state that the last evidence session was to be on 14 January 2014.

I sincerely hope that you will give this the most urgent and careful attention. I

would not intend to let the matter rest if I were denied the opportunity to put

my evidence before the Committee.

John McCluskey

24 January 2014


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Reply with quote  #292 
http://www.howardleague.org/fileadmin/howard_league/user/pdf/Publications/Women_sex_commission.pdf
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Reply with quote  #293 
Corroboration move endorsed by MSPs


[_73266850_73266847]

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Reply with quote  #294 
THE Justice Secretary launched his attack after Labour, Tories, Lib Dems and Greens brought the SNP government within a whisker of their first defeat since winning parliamentary majority in 2011.
[Justice-Secretary-Kenny-MacAskill-2691172]



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Reply with quote  #295 

I've said before and I'm going to say again - this singular stance on criminal law of corroboration amounts to the future of "denunciation" in practise. Akin to: "he did it and as God is my witness ( bible being corroboration) he must be guilty.".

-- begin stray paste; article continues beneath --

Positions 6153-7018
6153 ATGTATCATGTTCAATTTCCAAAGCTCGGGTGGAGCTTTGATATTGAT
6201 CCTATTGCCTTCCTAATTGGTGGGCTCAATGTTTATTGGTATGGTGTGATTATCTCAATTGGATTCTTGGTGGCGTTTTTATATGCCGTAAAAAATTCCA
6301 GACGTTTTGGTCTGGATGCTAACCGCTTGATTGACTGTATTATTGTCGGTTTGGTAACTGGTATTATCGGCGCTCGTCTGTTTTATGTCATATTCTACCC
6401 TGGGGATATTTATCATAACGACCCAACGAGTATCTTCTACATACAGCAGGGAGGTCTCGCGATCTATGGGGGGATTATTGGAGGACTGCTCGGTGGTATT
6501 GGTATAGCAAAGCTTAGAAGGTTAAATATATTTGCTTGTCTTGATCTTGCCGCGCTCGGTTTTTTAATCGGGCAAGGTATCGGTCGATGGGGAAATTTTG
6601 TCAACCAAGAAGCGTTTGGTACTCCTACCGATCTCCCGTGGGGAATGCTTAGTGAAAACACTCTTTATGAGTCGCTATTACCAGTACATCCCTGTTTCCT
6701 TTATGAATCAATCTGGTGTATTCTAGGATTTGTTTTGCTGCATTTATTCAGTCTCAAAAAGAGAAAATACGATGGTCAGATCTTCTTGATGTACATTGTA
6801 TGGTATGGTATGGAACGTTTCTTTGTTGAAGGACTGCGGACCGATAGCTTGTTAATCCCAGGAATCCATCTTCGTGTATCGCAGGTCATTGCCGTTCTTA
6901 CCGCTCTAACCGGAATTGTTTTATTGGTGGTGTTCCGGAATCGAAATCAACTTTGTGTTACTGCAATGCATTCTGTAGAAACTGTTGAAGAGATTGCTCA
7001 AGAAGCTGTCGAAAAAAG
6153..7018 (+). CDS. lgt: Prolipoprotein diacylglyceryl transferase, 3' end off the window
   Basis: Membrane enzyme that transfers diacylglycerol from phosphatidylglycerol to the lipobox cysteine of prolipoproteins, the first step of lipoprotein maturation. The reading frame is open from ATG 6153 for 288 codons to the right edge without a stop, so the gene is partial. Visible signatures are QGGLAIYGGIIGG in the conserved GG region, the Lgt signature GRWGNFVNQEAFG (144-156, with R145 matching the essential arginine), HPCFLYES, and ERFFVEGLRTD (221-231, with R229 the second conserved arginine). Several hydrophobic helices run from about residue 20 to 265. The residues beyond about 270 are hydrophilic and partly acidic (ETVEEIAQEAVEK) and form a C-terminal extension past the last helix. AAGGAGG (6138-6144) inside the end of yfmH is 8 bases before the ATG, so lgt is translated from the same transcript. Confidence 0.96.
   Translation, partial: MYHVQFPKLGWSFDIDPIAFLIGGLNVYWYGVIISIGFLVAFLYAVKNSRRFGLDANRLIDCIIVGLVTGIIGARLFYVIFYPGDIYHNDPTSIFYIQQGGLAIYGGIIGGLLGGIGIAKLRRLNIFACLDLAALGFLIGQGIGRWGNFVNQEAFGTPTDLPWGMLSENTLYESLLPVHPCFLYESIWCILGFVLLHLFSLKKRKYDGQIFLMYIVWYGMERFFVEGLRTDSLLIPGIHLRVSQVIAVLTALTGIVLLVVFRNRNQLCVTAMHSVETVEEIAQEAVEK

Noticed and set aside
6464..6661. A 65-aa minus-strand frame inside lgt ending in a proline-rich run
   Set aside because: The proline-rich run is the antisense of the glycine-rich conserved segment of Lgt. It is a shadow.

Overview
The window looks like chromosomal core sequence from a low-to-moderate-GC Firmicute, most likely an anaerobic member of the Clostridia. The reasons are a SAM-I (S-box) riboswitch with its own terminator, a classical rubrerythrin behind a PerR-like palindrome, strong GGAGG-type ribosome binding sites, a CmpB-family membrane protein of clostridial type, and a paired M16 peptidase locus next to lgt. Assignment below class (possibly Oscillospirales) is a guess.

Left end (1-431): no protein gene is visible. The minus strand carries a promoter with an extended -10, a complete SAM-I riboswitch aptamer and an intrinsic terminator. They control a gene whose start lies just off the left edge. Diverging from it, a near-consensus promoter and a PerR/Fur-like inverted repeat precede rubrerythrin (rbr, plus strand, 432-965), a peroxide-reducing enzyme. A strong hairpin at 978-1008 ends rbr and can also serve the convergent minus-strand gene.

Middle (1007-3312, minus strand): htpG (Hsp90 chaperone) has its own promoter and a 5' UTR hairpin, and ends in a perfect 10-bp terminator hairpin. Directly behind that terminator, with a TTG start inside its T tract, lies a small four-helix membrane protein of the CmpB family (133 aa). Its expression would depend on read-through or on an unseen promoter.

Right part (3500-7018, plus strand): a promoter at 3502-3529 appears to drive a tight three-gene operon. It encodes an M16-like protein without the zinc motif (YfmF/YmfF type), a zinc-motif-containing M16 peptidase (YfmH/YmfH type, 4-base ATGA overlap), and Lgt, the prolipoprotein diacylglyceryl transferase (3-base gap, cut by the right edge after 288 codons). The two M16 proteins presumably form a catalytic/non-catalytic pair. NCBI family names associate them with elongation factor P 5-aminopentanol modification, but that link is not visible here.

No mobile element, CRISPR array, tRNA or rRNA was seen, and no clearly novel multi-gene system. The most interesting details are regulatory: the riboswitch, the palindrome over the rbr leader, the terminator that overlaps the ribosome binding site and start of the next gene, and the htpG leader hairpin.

To misuse sexual offences or domestic abuse in this disturbing way, as means of pressurising the parliamentarian vote - reminds me of Salem mentality.

Walter Duff


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Reply with quote  #296 
Went for after lunch drinks with someone who is now retired from working in the criminal justice system nice guy who helped me out years ago but I ended up working along side him. Ive never forgot how he helped and his advice always stuck with me. Anyway he was telling me stories about courts sheriffs etc I was obviously being me and saying what I thought and talking about errors made in court his reply was "my opinion is no smoke without fire, who were they trying to get off" I took his opinion and thought about it and came to the conclusion that they really must think the cant make mistakes but I know they can . Really seen him in a different light that day some of which saddened me that someone couldn't look at it from both sides[frown] I also mentioned the police helping their friends out by getting them off with things the reply was "It happens you just need to accept that" So on one hand im told there`s no smoke without fire criminals trying to get criminals off and on the other hand police getting people off with things so there really is no difference between ciminals and the police neither are upholding the law [confused] so why paythe f*****s to do a job? [biggrin]